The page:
I promised my own bit of forecasting.  During the tumultuous months surrounding the recent melt-down, I played a bit of follow-the-leader with this survey, and went on record that the melt-down would be short-lived.  Boy was I wrong!  As noted, this survey is pretty good when the economic ship is on a steady course, but doesn’t handle rough water very well.  For the past several years, we’ve had an unprecedented period of economic growth, by all metrics (GDP, stock prices, unemployment, and inflation).  Just from a pure market-cycle perspective, we may be overdue for some unpleasantries.  Looking at the political horizon, I’ve already noted that politicians are generally disappointed that the economy doesn’t move as quickly as they wish or even in the desired directly.  That said, we have a Congress that is frothing to trim the Federal budget, and will probably opt to do so in the transfer payments arena (welfare, health care subsidies, etc.).  They’ll hope to balance this with tax cuts.  However, tax cuts fall slowly, and on one sector of the economy, while entitlement cuts (and any budget cuts, for that matter) happen quickly and are usually borne by a different segment of the economy.   I think I’ll be watching GDP reports fairly closely for the next couple of years.  I would note what happened in the years leading up to the 1982 recession — not withstanding inflation (driving nominal interest rates), the economy looked OK in 1981, and the metrics were generally pointed in the right direction.  (For a good visual representation, I’d refer you to the August, 1981, report to Congress of the Council of Economic Advisors, a copy of which you can view on the St. Louis FED’s website by clicking here.)

All in all, we’ve been focused on politics for the past several months, and now we’re going to find if those political decisions have actual economic repercussions.  Stay tuned!

How many homes do we need?

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It is HARD to keep up with a blog when the news seems to move out from under you every day.  Now that the election is over, we can get back to normal stuff, like how’s the economy doing and where do we go from here.

Back on the campaign trail, ONE of the presidential candidates  (HE will remain nameless) complained about the level of home ownership, which hit the “lowest level” in 50 years or so.  Admittedly, that’s true, but also a bit misleading.  Since the peak — which led, by the way, to the recent mortgage melt-down, home ownership in America declined from 69.2% (June, 2004) to 62.9%% (June, 2016).  That’s not a huge decline, but indicative of just how sensitive our economy is to the level of home ownership.  I’ll be the first one to admit (and in my early days, I did more than a bit of research on this) that lots of good things eminate from new home construction and from the home brokerage business.  For one, there are a lot of good jobs at stake — from skilled carpentry to mortgage lending and everything in-between.  I’ll also note that there have been many studies thru the years focused on the social benefits of home ownership, which add to neighborhood quality, school quality, and even reduced crime levels.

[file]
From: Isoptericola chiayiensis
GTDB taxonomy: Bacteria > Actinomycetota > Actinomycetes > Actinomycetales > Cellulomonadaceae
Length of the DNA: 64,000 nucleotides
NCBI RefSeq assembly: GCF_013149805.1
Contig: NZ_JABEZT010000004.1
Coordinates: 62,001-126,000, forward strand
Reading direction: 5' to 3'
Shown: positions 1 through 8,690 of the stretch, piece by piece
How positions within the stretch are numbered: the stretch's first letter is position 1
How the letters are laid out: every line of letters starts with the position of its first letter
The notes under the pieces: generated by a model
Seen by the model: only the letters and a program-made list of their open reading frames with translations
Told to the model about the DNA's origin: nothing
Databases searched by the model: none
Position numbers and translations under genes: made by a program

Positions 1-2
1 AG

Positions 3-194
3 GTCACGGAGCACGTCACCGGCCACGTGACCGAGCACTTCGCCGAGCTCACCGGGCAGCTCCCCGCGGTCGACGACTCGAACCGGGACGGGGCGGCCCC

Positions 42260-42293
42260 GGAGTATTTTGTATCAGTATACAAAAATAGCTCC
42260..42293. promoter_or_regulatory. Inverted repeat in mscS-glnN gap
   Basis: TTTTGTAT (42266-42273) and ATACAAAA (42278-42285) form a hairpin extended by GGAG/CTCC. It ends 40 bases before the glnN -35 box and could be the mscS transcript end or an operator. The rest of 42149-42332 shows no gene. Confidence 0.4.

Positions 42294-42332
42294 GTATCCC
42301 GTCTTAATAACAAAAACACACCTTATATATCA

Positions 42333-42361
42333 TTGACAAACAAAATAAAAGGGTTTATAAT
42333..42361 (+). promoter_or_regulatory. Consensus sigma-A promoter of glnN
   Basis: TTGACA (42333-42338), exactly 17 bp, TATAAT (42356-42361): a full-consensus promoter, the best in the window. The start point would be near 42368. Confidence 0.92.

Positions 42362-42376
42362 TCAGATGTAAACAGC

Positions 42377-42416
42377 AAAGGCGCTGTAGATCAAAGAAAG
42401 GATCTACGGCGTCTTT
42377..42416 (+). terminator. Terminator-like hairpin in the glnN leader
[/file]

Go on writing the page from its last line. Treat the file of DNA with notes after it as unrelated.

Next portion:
That said, most good things come in “optimum” levels.  For example, eating a well balanced diet is superior to either starving or binge eating.  Human bodies are optimized for a temperature of 98.6F, and will die if internal temps are sustained even a few degrees on either side.  Not enough water and you die, and yet people drown each year from too much.  See the connection?

Home ownership would not have hit record levels without lending practices that were neither healthy nor sustainable.  We don’t know exactly what the optimum level of home ownership in the U.S. economy might be, since the economy is anything but static.  However, right now, the economy seems to be chugging along quite nicely with current home ownership levels.  Are we at a sustainable optimum?  Perhaps, but only time, and stable economic policies, will give us some empirical data.

Written by johnkilpatrick

December 7, 2016 at 3:53 pm